Transitory- 5 Gradual- 9, Gradual Wins!!
The US Consumer balance sheet is as strong as it has ever looked. With 97 trillion in assets and 14 trillion in liabilities, consumers have a very strong net worth.
In fact, when you look at American’s debt service levels they are at the lowest point since the Federal Reserve began tracking this data. Less than 10% of US Consumers disposable income goes to servicing debt.
With such a strong balance sheet and very low debt service payments being made, it's hard to see what all the fuss is about in regards to the Federal Reserve raising interest rates.
However, in spite of the strong US Consumer balance sheet, there is no doubt the world is focused on US interest rate policy. Recently the International Monetary Fund (IMF) made a historic request, asking our Federal Reserve to postpone a rise in US interest rates.
At the Fifteenth Annual International Conference on Policy Challenges for the Financial Sector, Managing IMF Director Christine Lagarde expressed her concern over “pockets of vulnerability” in the US economy saying,
“The U.S. Federal Reserve should delay a rate hike until the first half of 2016 until there are signs of a pickup in wages and inflation.” [i]
Based on the Federal Reserve’s comments from their meeting last week, they might just grant that wish. Although still unlikely, the Fed governors pushed down and out their expectations for having to raise rates.
From the Dot Plot provided by the Federal Reserve you can compare each Fed Governors expectations for rates rising. Compared to March (green dots) they have pushed their expectations out to later this year and down.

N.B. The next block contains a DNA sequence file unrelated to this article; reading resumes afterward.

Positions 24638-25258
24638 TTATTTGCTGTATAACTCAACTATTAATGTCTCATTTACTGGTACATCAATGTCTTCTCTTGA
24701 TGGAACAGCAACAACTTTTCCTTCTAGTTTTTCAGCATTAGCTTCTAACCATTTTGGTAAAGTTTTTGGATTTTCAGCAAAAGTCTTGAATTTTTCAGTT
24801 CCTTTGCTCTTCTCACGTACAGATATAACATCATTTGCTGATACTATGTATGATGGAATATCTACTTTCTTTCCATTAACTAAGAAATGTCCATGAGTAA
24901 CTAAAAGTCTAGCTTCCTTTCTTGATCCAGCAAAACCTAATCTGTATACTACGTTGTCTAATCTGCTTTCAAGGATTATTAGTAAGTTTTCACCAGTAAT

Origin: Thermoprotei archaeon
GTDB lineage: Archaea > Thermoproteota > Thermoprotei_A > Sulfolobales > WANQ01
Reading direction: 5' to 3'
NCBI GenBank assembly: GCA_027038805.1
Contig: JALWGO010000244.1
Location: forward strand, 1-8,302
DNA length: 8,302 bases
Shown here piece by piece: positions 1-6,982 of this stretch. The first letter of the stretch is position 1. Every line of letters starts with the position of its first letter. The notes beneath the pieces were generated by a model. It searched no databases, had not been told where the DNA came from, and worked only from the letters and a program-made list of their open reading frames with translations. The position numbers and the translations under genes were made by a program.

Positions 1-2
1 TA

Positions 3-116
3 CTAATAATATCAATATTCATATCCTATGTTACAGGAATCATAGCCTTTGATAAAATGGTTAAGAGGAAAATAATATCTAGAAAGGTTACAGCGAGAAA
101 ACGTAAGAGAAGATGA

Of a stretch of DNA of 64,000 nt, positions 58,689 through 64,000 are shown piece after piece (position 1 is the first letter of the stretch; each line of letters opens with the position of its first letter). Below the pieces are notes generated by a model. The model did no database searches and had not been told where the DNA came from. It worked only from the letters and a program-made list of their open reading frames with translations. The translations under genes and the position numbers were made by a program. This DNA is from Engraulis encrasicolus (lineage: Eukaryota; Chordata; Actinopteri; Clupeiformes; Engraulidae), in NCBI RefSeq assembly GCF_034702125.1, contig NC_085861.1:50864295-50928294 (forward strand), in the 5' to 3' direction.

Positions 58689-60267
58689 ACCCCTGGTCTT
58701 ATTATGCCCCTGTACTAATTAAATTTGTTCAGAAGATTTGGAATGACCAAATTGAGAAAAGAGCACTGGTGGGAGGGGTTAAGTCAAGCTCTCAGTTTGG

Reading directly from the Fed statement of last week.[ii] Chairwomen Yellen noted a weakening employment picture. Stating the last three months have seen an average of 210k new jobs per month being added to the US Economy vs the 280k jobs added per month in the second half of last year.
Yellen sights "transitory" factors, weather and energy price declines, as reasons the Fed continues to lean toward their first interest rate rise later this year. In fact, she leans heavily on the word transitory; using it 5 times in her comments.
Chairwoman Yellen also gave current velocity of rate increases emphasizing a "gradual" approach. In fact, gradual was used 9 times in her statement.
You can see the Fed’s current projection drawn in red on the chart. Rates are projected to be at the 1.75% by the end of 2016 and 2.75% at the end of 2017, still below their longer term consensus target rate of 3.75%.
For those of us who borrow money to fund consumer purchases such as our housing (mortgage), college expenses (tuition), capital equipment, cars or investments, it appears the message is clear; rates will rise "gradually" depending on the "transitory" factors.
If you have questions or comments, please let us know as we always appreciate your feedback. You can get in touch with us via Twitter, Facebook, or you can email me directly. For additional information on this, please visit our website.
Tim Phillips, CEO – Phillips & Company
[ii] Fed Press Conference: http://www.federalreserve.gov/mediacenter/files/FOMCpresconf20150617.pdf